Additionally, in prior systems, in a new domain, default concept values are not known without user data. For example, if the system assumes that a user query for his/her list of meetings is intended for today that may not be a valid assumption (e.g. it could be for the week). Accordingly, the backend log mining of query intent process 10 described herein may provide the prevalence of queries for such a query parameter (e.g. DATE:<this week> versus DATE:<this day>) without the need for tagged data. In some embodiments, the backend log mining of query intent process 10 may provide indications on the mandatory parameters of queries hence collection modes for concepts. Weights on data may also be inferred from their frequency in the database logs (e.g. for non-obfuscated data).

Often, in certain applications (e.g. voice, text, IVR), a disambiguation dialog, such as those discussed above, may be used. For example, where a precise item in a list must be selected (e.g., a given travel itinerary, a particular movie venue etc). The strategy to disambiguate is usually pre-defined at the application design stage, without a priori knowledge of the best disambiguation algorithm (e.g., will a user select the flight by price, by flight length etc). Accordingly, the backend communication logs associated with query intent process 10 may provide invaluable information in this regard, e.g., if each constraint added by the user translates into a new backend query parameter. In this way, query intent process 10 may allow for the design of dialogs that are better tailored to the actual application usage.

Various implementations of the systems and techniques described here can be realized in digital electronic circuitry, integrated circuitry, specially designed ASICs (application specific integrated circuits), computer hardware, firmware, software, and/or combinations thereof. These various implementations can include implementation in one or more computer programs that are executable and/or interpretable on a programmable system including at least one programmable processor, which may be special or general purpose, coupled to receive data and instructions from, and to transmit data and instructions to, a storage system, at least one input device, and at least one output device.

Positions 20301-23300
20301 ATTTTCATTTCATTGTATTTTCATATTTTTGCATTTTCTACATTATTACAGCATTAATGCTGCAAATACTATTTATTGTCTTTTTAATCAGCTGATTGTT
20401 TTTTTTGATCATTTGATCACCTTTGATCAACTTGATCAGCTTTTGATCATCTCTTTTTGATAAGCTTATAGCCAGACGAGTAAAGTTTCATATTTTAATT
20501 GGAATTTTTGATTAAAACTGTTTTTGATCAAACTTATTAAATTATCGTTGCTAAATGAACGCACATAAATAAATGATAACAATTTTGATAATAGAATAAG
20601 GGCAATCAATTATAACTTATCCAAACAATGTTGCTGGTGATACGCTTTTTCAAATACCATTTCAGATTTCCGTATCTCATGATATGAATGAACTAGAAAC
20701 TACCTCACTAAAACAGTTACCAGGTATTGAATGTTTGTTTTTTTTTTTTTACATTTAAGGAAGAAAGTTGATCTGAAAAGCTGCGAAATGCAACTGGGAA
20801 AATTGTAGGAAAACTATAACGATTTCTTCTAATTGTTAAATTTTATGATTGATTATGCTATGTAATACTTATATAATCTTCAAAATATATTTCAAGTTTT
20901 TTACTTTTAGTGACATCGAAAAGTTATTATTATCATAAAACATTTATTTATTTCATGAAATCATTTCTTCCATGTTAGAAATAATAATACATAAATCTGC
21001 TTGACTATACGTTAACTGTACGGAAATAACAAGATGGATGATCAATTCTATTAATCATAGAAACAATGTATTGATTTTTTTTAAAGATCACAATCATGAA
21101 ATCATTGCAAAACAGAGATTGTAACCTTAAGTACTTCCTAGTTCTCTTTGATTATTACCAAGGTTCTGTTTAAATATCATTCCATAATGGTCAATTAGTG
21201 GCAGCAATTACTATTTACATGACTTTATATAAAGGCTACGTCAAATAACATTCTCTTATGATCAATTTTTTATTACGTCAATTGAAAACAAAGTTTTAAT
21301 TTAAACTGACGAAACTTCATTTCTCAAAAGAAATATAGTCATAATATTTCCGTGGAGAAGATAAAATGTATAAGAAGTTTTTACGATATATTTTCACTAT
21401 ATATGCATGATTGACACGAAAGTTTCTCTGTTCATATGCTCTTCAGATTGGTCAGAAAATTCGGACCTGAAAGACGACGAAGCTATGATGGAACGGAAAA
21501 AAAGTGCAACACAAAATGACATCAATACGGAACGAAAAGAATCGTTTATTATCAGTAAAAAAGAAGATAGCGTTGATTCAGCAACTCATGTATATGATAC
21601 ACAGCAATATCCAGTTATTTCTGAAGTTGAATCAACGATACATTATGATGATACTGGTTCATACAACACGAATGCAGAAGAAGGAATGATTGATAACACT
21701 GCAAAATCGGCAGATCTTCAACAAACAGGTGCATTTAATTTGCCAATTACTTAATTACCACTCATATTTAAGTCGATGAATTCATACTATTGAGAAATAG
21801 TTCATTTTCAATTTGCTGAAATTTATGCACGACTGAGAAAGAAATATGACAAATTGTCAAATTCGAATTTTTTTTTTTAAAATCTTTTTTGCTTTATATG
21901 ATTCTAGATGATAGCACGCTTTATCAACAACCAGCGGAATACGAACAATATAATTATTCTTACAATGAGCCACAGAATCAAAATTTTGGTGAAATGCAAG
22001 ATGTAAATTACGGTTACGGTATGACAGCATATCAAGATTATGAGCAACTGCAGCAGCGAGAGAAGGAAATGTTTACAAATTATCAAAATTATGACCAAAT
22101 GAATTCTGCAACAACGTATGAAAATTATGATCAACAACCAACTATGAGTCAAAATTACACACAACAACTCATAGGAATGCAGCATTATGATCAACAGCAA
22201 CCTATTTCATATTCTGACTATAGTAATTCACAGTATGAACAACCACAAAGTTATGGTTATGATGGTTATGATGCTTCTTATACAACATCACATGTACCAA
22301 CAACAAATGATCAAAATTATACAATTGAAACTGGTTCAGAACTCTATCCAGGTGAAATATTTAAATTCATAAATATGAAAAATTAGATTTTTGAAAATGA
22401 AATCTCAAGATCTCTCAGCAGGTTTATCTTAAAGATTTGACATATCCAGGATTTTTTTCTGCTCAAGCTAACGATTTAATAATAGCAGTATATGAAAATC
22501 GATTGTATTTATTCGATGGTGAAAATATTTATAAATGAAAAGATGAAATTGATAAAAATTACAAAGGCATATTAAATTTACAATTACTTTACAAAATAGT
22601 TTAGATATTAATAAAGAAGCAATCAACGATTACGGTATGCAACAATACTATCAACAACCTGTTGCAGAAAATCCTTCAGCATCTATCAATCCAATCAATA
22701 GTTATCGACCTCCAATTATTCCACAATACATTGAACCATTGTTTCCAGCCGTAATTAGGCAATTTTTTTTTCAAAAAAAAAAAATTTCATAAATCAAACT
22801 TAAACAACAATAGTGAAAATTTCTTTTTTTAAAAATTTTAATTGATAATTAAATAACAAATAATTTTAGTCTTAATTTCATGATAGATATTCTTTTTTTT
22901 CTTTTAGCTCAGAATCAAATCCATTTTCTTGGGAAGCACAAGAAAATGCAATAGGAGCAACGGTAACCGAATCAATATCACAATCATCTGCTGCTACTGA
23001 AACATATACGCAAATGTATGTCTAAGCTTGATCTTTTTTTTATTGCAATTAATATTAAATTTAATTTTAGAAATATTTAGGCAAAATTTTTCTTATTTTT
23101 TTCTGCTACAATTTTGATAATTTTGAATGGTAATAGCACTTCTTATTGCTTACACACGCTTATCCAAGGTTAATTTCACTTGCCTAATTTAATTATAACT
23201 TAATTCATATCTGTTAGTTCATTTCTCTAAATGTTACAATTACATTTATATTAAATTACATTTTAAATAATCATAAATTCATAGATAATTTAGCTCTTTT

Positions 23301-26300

These computer programs (also known as programs, software, software applications or code) include machine instructions for a programmable processor, and can be implemented in a high-level procedural and/or object-oriented programming language, and/or in assembly/machine language. As used herein, the terms “machine-readable medium” “computer-readable medium” refers to any computer program product, apparatus and/or device (e.g., magnetic discs, optical disks, memory, Programmable Logic Devices (PLDs)) used to provide machine instructions and/or data to a programmable processor, including a machine-readable medium that receives machine instructions as a machine-readable signal. The term “machine-readable signal” refers to any signal used to provide machine instructions and/or data to a programmable processor.

As will be appreciated by one skilled in the art, the present disclosure may be embodied as a method, system, or computer program product. Accordingly, the present disclosure may take the form of an entirely hardware embodiment, an entirely software embodiment (including firmware, resident software, micro-code, etc.) or an embodiment combining software and hardware aspects that may all generally be referred to herein as a “circuit,” “module” or “system.” Furthermore, the present disclosure may take the form of a computer program product on a computer-usable storage medium having computer-usable program code embodied in the medium.

Any suitable computer usable or computer readable medium may be utilized. The computer-usable or computer-readable medium may be, for example but not limited to, an electronic, magnetic, optical, electromagnetic, infrared, or semiconductor system, apparatus, device, or propagation medium. More specific examples (a non-exhaustive list) of the computer-readable medium would include the following: an electrical connection having one or more wires, a portable computer diskette, a hard disk, a random access memory (RAM), a read-only memory (ROM), an erasable programmable read-only memory (EPROM or Flash memory), an optical fiber, a portable compact disc read-only memory (CD-ROM), an optical storage device, a transmission media such as those supporting the Internet or an intranet, or a magnetic storage device. Note that the computer-usable or computer-readable medium could even be paper or another suitable medium upon which the program is printed, as the program can be electronically captured, via, for instance, optical scanning of the paper or other medium, then compiled, interpreted, or otherwise processed in a suitable manner, if necessary, and then stored in a computer memory. In the context of this document, a computer-usable or computer-readable medium may be any medium that can contain, store, communicate, propagate, or transport the program for use by or in connection with the instruction execution system, apparatus, or device.